CHICAGO—A negative imaging study on a head trauma patient doesn’t necessarily put the individual out-of-the-woods for a devastating intracranial bleed—especially if that person is on various types of blood thinners, researchers reported here.
About 2% of all patients with a negative first scan subsequently went on to have bleeding into the brain, reported Warren Chang, MD, director of research at the Imaging Institute of the Allegheny Health Network, Pittsburgh, at the annual meeting of the Radiological Society of North America.
Chang also suggested that older anticoagulant medications such as clopidogrel and warfarin are more likely to cause these delayed hemorrhages than some of the newer anticoagulation agents.
“The incidence of delayed post-traumatic intracranial hemorrhage in patients on different types of blood thinners, with and without the addition of aspirin, is not well established,” said Chang. “This is an active area of investigation, especially as novel blood thinners become more widely adopted.”
Chang reported that when a person with head trauma is brought to the emergency department, they typically undergo computer-assisted tomography (CT) scans of the brain. However, the standard of care beyond initial imaging is not well defined, he noted. Some hospitals admit patients for observation and repeat CT imaging, while others may discharge a patient who does not have intracranial hemorrhage and is in stable condition.
“Different hospital networks have different strategies for repeat imaging of these patients,” Chang said.
In the study, Chang and colleagues reviewed data accrued over a three-year period—2017 through 2020—by the Allegheny Health Network. Patients were included in the study if initial CT imaging was negative for intracranial hemorrhage and repeat imaging was subsequently performed.
After determining eligibility for the study, the research team included 1,046 patients for analysis. The average age of the cohort was 77.5 years; 547 of the patients were women and 499 were men. Within the study group, 576 patients were taking one of the newer blood thinners, such as apixaban (Eliquis), rivaroxaban (Xarelto) and dabigatran (Pradaxa), and 470 patients were taking warfarin, clopidogrel or another older medication.
Overall, 20 patients, or 1.91%, experienced a delayed incidence of hemorrhage; three of those patients died. All deaths in the study group were among patients in the warfarin/clopidogrel/older blood thinner group.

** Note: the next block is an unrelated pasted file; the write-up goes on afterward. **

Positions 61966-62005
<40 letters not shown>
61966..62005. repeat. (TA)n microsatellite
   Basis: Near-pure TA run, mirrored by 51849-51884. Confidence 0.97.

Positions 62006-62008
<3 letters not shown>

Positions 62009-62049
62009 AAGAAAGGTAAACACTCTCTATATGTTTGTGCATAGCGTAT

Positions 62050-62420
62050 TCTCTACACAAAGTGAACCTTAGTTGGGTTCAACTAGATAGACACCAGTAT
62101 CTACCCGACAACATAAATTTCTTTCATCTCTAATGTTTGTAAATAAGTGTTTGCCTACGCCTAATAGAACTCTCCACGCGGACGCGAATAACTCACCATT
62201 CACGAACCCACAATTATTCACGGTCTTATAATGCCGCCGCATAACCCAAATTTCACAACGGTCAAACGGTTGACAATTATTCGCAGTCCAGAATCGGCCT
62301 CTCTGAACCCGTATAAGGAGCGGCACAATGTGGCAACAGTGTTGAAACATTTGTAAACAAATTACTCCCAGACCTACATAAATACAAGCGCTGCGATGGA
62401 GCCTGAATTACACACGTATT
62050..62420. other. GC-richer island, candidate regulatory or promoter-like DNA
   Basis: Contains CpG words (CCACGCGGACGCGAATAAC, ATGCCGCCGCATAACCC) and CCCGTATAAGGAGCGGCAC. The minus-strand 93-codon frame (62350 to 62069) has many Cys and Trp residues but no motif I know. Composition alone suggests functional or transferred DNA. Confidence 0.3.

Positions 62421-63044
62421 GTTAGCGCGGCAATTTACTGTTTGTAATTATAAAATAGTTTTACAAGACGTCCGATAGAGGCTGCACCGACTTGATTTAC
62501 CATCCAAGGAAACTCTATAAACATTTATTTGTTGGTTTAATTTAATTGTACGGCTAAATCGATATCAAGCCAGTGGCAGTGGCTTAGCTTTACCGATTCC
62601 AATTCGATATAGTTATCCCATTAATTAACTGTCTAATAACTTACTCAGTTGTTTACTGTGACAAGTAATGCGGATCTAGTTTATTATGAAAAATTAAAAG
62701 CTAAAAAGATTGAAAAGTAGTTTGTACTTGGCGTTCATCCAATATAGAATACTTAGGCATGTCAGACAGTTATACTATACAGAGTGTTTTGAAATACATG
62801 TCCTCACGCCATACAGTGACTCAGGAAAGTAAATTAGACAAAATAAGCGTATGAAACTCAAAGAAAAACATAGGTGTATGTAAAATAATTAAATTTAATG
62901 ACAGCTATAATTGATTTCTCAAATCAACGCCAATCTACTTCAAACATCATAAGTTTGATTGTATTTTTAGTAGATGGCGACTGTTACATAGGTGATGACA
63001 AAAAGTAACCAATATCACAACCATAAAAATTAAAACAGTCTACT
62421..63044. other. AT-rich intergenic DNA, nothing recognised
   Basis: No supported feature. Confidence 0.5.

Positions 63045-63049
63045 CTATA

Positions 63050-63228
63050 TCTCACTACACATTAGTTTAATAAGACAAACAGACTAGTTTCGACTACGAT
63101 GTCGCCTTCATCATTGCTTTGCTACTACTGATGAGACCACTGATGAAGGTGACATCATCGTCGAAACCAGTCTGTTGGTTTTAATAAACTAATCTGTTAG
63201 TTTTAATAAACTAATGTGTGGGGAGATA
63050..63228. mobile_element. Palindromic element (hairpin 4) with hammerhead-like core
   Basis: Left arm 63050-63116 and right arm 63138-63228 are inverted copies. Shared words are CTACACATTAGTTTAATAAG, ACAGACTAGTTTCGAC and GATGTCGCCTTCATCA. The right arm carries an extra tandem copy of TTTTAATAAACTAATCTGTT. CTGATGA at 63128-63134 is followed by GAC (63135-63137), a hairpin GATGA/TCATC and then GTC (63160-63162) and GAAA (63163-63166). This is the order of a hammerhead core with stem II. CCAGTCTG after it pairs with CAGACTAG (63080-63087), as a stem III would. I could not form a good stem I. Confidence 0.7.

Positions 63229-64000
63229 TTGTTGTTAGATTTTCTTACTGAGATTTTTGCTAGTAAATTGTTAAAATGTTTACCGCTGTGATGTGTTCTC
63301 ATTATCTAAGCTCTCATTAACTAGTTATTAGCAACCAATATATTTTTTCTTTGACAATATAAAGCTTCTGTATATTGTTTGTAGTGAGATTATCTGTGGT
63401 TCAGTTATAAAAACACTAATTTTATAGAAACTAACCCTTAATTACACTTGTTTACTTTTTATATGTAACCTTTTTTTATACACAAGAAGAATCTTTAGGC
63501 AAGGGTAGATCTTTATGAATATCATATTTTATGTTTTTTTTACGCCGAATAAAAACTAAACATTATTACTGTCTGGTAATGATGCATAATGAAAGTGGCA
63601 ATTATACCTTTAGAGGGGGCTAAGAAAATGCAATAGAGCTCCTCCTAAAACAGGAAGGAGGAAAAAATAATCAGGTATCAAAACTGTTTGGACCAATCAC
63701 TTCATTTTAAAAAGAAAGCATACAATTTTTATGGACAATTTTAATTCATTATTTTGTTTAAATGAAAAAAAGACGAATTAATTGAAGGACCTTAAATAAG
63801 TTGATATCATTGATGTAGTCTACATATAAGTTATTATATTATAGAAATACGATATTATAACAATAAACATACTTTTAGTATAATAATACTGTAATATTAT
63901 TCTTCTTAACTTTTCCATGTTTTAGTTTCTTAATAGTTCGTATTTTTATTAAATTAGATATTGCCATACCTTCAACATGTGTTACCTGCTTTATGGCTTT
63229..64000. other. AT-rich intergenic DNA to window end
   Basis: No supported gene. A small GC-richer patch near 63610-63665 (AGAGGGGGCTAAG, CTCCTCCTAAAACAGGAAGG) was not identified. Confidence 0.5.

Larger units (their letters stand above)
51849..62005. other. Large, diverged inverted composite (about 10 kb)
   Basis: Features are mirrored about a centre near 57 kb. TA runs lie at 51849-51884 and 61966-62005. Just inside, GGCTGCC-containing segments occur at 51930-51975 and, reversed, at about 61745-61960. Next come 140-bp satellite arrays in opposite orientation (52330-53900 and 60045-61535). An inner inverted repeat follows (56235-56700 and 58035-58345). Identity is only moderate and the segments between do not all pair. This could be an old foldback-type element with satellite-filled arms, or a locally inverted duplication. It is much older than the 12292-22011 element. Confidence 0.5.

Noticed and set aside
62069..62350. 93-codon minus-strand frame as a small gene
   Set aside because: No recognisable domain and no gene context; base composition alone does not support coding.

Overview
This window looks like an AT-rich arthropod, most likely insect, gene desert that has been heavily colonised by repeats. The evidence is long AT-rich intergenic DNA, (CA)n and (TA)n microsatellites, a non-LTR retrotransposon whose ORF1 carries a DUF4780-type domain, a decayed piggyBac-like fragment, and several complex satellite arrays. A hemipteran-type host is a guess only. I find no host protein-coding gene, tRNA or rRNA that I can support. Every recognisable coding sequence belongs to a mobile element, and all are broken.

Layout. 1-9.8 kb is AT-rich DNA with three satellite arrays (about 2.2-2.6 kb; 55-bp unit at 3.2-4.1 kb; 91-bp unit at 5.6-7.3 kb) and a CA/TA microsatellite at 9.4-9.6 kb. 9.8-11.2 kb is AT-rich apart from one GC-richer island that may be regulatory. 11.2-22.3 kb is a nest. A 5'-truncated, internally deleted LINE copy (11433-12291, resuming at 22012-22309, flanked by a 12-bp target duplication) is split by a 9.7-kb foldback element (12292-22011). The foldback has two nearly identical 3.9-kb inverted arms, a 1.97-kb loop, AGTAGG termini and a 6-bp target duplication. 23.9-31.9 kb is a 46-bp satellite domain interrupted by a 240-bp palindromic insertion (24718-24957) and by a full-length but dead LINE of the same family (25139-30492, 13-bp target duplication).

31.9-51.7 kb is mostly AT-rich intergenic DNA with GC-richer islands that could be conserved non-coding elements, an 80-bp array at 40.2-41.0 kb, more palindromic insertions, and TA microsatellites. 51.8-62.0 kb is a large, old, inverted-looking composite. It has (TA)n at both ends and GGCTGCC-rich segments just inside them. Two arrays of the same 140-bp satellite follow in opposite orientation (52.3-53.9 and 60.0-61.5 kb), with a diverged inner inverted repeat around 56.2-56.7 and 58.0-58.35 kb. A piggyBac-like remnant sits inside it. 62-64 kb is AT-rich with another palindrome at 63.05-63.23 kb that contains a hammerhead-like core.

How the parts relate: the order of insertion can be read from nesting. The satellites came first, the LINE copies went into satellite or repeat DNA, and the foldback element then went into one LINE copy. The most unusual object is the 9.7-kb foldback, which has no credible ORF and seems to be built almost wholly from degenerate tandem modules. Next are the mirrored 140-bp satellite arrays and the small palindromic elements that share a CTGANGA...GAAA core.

Among the total study group, 345 patients were taking both blood thinners and aspirin. Of the 20 patients who suffered a delayed hemorrhage, 15 were taking an older type of blood thinner, and nine of the 15 were also taking aspirin.
Among the five patients taking novel blood thinners who experienced a delayed hemorrhage, four were also taking aspirin.
“The rate of delayed hemorrhage was higher in patients taking older blood thinners compared to novel drugs, and significantly higher in patients taking aspirin in addition to the older medications,” Chang said.
Based on the findings, the researchers recommend follow-up CT for patients who had no initial intracranial hemorrhage from head trauma who are taking one of the older blood thinners and for patients who take any blood thinner along with aspirin. Unless there are external signs of trauma, follow-up CT is unnecessary for patients who only take one of the newer blood thinners and do not take aspirin, he suggested.
“Taking any blood thinner concurrently with aspirin significantly increased the risk of delayed hemorrhage, while taking one of the novel medications without aspirin significantly reduced the risk,” Chang said.
In commenting on the study, Elliot Fishman, MD, professor of radiology, of oncology, and of surgery at Johns Hopkins University, Baltimore, told BreakingMED, “When you consider this, the finding is really not that surprising. When you take patients who are on anticoagulation, we sometimes see bleeds in the abdomen that were not apparent right away.
“I would wonder if the evidence of the bleeds was apparent in the first scans, but the bleed was so subtle, that it was missed on the first read. I would like to see the researchers go back and revisit those initial scans, and see if, in retrospect, those signs were there,” Fishman said.
“The study does make the point that you do have to watch these patients carefully, even if the initial scan is negative,” he added.
John McKenna, Associate Editor, BreakingMED™
The authors disclosed no relationships with industry.
Fishman disclosed relationships with Siemen’s and GE.
Cat ID: 235
Topic ID: 98,235,254,791,730,914,38,481,235